Discussion On Whether Britain Benefits From Brexit

Brexit is one of the most talked about topics in the UK, and it has been for the past few years but the question on everyone’s mind is will Britain benefit from Brexit? On the 23rd of June 2016 there was a referendum asking the nation, should the UK remain in the EU (European Union). The results came in and 51. 9% of voters voted to leave, and 48. 1% chose to leave, it was very close. The UK is set to leave the EU on the 29th of March 2019, but it seems like this date could be pushed back.

One of the benefits of leaving the European Union will bring to Britain is on the economic side of things. To stay in the EU, countries must pay a membership fee. In 2016 the UK government paid £13. 1 billion to the European Union, but it’s estimated that about £4. 5 billion was spent on the UK by the EU, so overall the UK government’s “net contribution” was around £8. 6 billion. The UK would really have to pay £17 billion, but due to a discount called a rebate they get £4 billion off. With the UK scheduled to leave, the government will also have to pay a divorce bill which Theresa May - the Prime Minister - has said could be “up to £40 billion”. However once Britain is out, there will be no membership fees, meaning more money in the economy, and more money that can go towards the NHS, education, housing, defence etc. If all goes to plan then the annual NHS budget will increase by £20. 5 billion pounds by 2023 which will make a massive improvement and get the NHS out of their crisis and certainly in that aspect, improve the UK, which will see massive changes, as at the moment the NHS especially is a bit of a mess.

One of the downsides of Brexit is it will be harder for immigrants to remain in the country, or enter it. A number of EU citizens face being deported, and millions are facing massive uncertainty over their future. “From September 2016 - September 2017, roughly around 5000 EU citizens got deported”. The Home Secretary Sajid David told the 3. 6 million EU immigrants currently living in the UK, they have to register, and pay £65 to stay after Brexit. It sounds simple enough, but for some that may not be the case. If there’s any trouble with them getting that process done they risk being deported. Companies and businesses are losing staff at even the thought of Brexit, so when it actually happens there will be a lot of companies and businesses affected, and some may experience staff shortages, or in extreme cases, go bust due to EU immigrants employed by them fearing what could or will happen to them. In the NHS alone more than 4500 nurses and midwives are planning on leaving the NHS, as it is said that Brexit will have a negative impact on the staffing crisis. 26% of doctors across the NHS are from overseas, and this number will drop due to Brexit, which really isn’t a good sign for the UK.

Another benefit from Brexit is the UK would be allowed to trade with whatever country they want, as long as both sides are happy with the deal. “The EU is a single market”, meaning there is free trade between countries within the EU. With the UK leaving, it opens up a whole lot more possibilities and options for for trade deals with other countries. President Donald Trump has said he wants a “big and exciting trade deal with the UK”, and it’s not just the American leader lining up a possible deal. There are countries like China, Canada, Brazil, Argentina and Australia all eyeing up possible trade deals with post-Brexit Britain. Canada’s president - Justin Trudeau - said he wants a “seamless trade deal with the UK” which is really positive, and on top of that Australian Prime Minister Malcom Turnbull has said he was “very keen to do a deal with the UK as quickly as possible”, so again that’s very positive and promising. As well as this, it’s still a possibility that the UK could negotiate a possible deal to access the EU single market for goods only, however the UK would have to abide by the European Union’s product regulation, and guarantee not to go against their rules on competition, social policy and the environment. There is only a small chance of this happening, but it is still possible.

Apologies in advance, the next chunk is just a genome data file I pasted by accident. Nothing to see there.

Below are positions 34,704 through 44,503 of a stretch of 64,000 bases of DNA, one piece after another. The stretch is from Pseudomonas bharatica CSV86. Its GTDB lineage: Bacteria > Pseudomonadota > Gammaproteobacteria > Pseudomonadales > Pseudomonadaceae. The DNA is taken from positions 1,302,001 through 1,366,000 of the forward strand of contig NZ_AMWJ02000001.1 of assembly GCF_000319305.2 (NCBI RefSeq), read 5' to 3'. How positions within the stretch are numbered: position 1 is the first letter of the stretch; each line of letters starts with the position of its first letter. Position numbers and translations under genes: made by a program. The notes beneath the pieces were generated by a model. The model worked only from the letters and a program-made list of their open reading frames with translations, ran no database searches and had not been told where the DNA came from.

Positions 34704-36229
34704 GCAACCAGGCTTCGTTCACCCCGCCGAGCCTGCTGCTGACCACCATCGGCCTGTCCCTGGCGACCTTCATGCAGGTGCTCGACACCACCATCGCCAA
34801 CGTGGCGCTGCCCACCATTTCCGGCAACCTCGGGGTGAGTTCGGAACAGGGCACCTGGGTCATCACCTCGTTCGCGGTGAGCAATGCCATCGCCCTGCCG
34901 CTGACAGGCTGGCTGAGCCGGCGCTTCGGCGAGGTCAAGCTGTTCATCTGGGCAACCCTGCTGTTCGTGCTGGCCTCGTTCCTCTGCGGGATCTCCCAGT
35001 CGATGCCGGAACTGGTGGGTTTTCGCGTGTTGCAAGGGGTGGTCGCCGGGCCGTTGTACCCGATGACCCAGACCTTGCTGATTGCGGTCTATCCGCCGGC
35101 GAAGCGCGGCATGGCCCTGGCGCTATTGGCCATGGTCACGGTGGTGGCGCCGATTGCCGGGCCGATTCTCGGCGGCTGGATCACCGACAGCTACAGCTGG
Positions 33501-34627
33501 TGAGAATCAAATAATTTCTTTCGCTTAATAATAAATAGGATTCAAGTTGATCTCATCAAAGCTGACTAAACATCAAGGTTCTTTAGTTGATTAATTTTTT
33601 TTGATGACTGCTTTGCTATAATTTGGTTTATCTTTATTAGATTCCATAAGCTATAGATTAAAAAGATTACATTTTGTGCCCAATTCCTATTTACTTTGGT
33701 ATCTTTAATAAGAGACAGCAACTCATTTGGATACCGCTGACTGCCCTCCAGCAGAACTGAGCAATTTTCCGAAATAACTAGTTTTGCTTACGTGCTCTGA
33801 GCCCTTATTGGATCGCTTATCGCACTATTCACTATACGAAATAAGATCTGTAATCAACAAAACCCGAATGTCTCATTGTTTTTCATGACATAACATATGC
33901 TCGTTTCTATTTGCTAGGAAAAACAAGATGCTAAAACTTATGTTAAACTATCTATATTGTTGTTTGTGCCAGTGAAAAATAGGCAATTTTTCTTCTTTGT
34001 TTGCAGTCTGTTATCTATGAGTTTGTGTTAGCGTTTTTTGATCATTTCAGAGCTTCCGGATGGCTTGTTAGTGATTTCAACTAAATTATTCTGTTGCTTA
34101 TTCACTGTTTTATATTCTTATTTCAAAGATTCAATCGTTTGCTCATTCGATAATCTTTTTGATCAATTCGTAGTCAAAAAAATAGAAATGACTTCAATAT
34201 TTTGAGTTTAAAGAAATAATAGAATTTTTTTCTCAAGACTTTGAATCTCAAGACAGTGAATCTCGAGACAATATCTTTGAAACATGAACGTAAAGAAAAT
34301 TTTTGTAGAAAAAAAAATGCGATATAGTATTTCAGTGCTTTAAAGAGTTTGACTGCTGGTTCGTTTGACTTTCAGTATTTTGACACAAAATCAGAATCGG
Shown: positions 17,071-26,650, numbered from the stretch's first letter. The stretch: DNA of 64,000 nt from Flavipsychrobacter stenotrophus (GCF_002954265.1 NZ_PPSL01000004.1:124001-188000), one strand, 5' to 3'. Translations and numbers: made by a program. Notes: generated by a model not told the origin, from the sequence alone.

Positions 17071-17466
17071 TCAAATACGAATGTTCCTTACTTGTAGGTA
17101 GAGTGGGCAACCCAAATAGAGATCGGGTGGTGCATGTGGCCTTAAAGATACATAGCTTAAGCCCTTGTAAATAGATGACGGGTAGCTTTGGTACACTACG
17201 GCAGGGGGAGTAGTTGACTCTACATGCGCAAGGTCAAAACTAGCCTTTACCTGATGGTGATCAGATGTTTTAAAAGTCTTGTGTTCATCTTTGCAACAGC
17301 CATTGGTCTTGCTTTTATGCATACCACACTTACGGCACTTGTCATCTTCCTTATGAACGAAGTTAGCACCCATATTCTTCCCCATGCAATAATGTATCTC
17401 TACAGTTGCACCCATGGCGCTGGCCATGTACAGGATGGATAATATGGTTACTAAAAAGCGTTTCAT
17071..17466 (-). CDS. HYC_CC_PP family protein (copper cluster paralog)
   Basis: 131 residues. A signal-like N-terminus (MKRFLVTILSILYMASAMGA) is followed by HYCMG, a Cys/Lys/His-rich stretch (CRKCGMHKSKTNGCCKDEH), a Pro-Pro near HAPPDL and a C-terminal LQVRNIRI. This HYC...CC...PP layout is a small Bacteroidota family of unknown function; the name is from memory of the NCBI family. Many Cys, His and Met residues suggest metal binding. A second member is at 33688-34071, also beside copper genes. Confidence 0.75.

Another possible bad consequence of Brexit is the UK splitting up. To be more precise, there’s a chance Scotland could go independent. Every single one of Scotland’s 32 councils voted to remain in the EU, so Scotland as a whole did not get the result they were after from the Brexit referendum. Back in September 2014 Scotland had an independence referendum, however the majority vote was to remain as part of the UK. Nicola Sturgeon, who is the first minister of Scotland and the SNP (Scottish National Party) leader has said herself she wants another independence referendum, and according to a poll done in March 2018 42% of Scots who took part supported her idea. With the people of Scotland clearly wanting to be in the EU, getting independence might seem like a good idea to Scots who have previously voted to remain as part of the UK. So if Scotland does get independence, and wants to join back into the EU it would have to join a list of countries waiting to join. 9. 1% of the UK tax revenue came from Scotland, even though it’s not a huge number, it would still affect the UK economy as a whole.

In conclusion, I think Britain will benefit from Brexit despite a lot of people think it will backfire. If it goes smoothly and good trade deals can go through, I think it will be good and hopefully have a huge positive impact on the NHS. However I think going independent and rejoining would also be good, but I’d rather just stay as part of the UK, and the EU.

10 October 2020
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